From Smoke Detectors to Electric Cars: New and Revised Laws in Germany for 2016

Sometimes it’s surprising how a modern nation like Germany can lag behind in certain areas. A good example from the past is smoking. While the US and many other countries long ago banned smoking in restaurants, the workplace, and other public areas, Germany was slow to do the same. After an initial period of voluntary restrictions by some businesses, Germany began to regulate smoking in public places. (Austria, on the other hand, still has a lot of work to do on public acceptance of smoking bans. Cough! Cough!) While non-smoking areas in Germany were once a rarity, today German anti-smoking laws are similar to those in the US in most cases.


As of 2016, some German states require the installation of smoke detectors (Rauchmelder) in existing homes. PHOTO: Feuerwehr e.V.

Another area where Germany was lagging behind was smoke detectors. As with many things in Germany, this is an area left to each of the 16 Bundesländer (states). There is no nationwide law. After a slow start beginning around 2004/2005, almost all of the German states now require smoke detectors in new houses and apartments. As of 2016, only Berlin and Brandenburg still lack any smoke-detector requirements (Rauchmelderpflicht). Some Länder now also require smoke detectors in older, existing living quarters. Continue reading

Moving to Germany: The Top 10 Things to Consider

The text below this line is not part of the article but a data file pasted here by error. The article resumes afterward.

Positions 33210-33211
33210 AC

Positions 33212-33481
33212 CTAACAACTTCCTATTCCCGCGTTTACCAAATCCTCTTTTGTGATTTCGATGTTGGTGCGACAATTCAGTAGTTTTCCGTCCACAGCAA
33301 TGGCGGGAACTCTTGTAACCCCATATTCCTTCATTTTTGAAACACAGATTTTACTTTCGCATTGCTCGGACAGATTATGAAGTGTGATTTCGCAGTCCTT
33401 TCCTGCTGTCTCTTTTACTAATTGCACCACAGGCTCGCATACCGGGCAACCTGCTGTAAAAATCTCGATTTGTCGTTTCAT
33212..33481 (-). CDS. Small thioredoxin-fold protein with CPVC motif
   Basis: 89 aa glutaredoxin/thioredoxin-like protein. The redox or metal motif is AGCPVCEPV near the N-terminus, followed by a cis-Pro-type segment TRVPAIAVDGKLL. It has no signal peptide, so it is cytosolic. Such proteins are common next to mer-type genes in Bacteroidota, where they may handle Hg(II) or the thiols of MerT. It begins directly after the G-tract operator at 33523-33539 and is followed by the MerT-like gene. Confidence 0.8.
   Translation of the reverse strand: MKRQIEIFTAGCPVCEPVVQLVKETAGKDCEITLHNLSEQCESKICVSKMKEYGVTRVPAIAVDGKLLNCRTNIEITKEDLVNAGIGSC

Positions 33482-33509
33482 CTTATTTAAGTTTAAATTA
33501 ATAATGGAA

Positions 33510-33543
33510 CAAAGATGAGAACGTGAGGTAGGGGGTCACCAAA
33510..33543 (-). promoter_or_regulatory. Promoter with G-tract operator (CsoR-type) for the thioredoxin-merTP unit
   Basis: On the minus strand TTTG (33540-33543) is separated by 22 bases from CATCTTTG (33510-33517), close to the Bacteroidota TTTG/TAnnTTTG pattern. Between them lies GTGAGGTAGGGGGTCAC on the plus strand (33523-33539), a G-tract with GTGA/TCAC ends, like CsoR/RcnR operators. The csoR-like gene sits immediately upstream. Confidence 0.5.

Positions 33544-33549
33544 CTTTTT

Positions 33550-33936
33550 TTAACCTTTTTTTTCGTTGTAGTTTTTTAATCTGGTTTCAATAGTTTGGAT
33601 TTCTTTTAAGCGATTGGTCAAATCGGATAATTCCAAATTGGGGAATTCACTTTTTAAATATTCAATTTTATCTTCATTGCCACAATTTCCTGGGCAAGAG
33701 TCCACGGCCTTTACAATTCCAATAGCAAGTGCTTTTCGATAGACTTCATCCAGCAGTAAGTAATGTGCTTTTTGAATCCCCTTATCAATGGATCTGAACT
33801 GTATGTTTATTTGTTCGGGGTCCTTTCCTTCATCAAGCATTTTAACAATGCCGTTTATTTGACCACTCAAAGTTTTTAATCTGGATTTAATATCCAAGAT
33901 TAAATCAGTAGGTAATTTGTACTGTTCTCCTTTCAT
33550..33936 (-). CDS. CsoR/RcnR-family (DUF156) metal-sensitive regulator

Moving anywhere is a challenge. Even a short move across town can be problematic. An international move presents additional complications, but a little preparation will mean fewer hitches. Even if you are fortunate enough to be using the services of a relocation agent, you should be aware of the following ten factors to consider when moving to Germany.

Berlin apartment parking

Having a car in Germany can be a mixed blessing. Here: apartment parking in Berlin-Friedrichshain. PHOTO: Hyde Flippo

NOTE: The external web links on this page imply no endorsement of, nor any commercial relationship with the sites we link to. Such links are provided for your convenience only.

1. Get Oriented
By “get oriented” I mean get to know the culture, the language, and the place where you’ll be living. This may seem obvious, but I am constantly amazed by how many new expats fail to do this. You’re moving to a new country with a culture and a language very different from what you’re used to. Don’t arrive in German-speaking Europe without at least some basic preparation. This is what our German Way site is all about! You’ll find all sorts of help here, and here are a few tips on what you need to learn: Continue reading

January 2015 in Germany: New Year, New Laws, New Rules

2015 ushered in new laws and regulations in Germany. Our overview of new things that expats and travelers need to know also reveals a lot about daily life and customs in Germany.

If you drive a car, use public transportation, rent a place, watch TV, take out the trash, get paid in euros, or use the post office in Germany, there are changes that can affect all expats and travelers. We’ll start with one of the more bizarre things that the new year introduced to German law and life (and it’s not the precipitous fall of the euro). Continue reading